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Possible New Solution by Ignoring the Vestibular System

This past year my company, Otolith Sound, developed a wearable that allows the user to ignore their vestibular system. Originally we developed the technology to prevent motion sickness, which it has been extremely effective at. However, after seeing the results, researchers at Johns Hopkins suggested we try our technology on more serious vestibular conditions and recommended this forum.

The best way to describe how our technology works is to start with an analogy. If you’re unable to sleep because someone is talking in another room, you can turn a fan on. The noise from the fan is louder than the talking but because it’s constant and there’s no information your brain tunes it out. Our technology works by overstimulating the vestibular system with ‘white noise’ until the brain ignores it and uses other sensory information for spatial awareness.

Our wearable consists of a headset that holds an infrasonic surface transducer to the mastoid. This transducer then vibrates the vestibular system. Users notice an immediate loss of their vestibulo-ocular reflex and may experience a floating sensation as they move around. However, the body adapts immediately to the loss of vestibular information and users are able to work, read, walk around etc. There is a constant vibration and low frequency hum the user experiences but test subjects have reported these are not distracting when they focused on reading or having a conversation. Once the device is removed or turned off, full vestibular function returns within a few minutes. Up until now, there have been no reported side effects.

When used by motion sickness sufferers, 100% of test subjects had the symptoms of motion sickness delayed by a factor of two (50% had their symptoms eliminated entirely). So far, car sickness is the only condition we’ve tested for. We do not yet know if this will be beneficial for vestibular migraines, vertigo, etc. If anyone suffering from a vestibular condition would like to try this technology we’d love to get in contact with you (particularly if you’re in the Washington DC region). You can reach us through our contact page on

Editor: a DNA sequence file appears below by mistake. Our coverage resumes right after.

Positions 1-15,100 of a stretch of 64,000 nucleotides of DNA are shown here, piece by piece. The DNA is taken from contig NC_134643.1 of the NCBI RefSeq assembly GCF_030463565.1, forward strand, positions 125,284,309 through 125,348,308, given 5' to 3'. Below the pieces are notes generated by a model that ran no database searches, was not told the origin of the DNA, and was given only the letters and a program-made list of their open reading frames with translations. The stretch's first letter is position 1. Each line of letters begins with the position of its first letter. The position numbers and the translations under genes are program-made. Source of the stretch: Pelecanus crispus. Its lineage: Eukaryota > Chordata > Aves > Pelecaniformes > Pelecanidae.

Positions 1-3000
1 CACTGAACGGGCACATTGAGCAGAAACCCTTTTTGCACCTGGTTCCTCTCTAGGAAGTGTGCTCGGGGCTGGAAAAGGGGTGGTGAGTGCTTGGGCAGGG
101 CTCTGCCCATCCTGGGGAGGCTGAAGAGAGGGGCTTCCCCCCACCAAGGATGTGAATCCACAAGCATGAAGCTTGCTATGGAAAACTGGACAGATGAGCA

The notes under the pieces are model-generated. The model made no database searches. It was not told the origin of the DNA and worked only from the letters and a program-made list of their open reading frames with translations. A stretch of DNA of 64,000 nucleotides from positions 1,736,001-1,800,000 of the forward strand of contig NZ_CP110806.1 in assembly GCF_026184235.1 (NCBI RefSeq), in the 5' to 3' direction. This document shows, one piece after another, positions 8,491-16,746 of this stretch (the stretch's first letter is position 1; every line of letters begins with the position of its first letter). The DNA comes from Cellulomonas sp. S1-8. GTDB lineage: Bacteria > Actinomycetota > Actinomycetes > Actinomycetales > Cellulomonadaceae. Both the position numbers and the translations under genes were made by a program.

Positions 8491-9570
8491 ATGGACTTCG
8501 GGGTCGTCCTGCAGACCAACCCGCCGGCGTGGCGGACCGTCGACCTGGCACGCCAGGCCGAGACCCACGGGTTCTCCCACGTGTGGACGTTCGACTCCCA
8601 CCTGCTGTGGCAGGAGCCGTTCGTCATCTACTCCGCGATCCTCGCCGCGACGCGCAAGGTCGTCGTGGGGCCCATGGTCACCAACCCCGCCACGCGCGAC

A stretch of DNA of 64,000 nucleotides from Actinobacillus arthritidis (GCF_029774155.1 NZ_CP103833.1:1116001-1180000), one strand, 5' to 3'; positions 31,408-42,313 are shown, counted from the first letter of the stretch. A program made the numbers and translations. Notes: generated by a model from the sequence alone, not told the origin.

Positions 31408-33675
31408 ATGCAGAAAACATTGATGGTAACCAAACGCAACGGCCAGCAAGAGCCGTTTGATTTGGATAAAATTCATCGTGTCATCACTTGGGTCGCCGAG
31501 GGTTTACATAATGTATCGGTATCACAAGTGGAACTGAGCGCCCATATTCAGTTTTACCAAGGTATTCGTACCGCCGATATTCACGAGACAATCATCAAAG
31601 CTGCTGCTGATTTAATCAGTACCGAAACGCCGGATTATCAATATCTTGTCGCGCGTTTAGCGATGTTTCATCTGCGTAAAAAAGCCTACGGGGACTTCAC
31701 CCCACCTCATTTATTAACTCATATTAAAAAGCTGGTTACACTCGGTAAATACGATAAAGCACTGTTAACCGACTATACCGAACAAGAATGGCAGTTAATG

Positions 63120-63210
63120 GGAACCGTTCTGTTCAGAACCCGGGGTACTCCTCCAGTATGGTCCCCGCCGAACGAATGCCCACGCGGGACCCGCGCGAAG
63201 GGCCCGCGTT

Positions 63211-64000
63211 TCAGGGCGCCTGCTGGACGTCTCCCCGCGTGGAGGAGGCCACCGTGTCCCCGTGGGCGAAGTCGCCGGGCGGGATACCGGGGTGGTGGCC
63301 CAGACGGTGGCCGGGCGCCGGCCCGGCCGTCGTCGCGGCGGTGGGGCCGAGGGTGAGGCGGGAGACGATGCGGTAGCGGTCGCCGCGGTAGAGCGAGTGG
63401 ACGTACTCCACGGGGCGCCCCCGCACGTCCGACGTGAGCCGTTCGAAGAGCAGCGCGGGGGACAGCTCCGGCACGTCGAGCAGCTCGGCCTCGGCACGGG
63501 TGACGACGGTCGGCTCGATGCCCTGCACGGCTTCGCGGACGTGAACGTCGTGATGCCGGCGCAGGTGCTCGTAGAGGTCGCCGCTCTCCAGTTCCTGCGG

I have a question. If the patient "notices "
complete loss of their Vestibular-ocular reflex, would the patient then not experience Oscillopsia?

Yes, Oscillopsia is exactly what the user experiences. Those we’ve tested on experience unsteady vision but found within just a moment, the body adapts and the user is still capable of reading normal text, work on a computer, etc. Obviously, we don’t want anyone driving or working with heavy machinery when using our device. But once the device is turned off, the Oscillopsia goes away almost immediately and full vestibular function is restored within a minute or two.

Contacted you :slight_smile:

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I see this is an old post but am interested to know if anyone has tried using this device and if so your experiences with it. I’ve googled it but haven’t been able to find much so maybe it went nowhere. Years ago I read that applying a vibrator to the mastoid bone was an easy diagnostic test in the doctor’s office. I don’t remember what disease it would show you to have should you get vertigo but I do know at the time it wasn’t something I wanted to try as I would surely get vertigo. Seems to me a device that vibrates the vestibular system can’t be too much fun.

Walk around without vestibular information?! … :face_with_raised_eyebrow: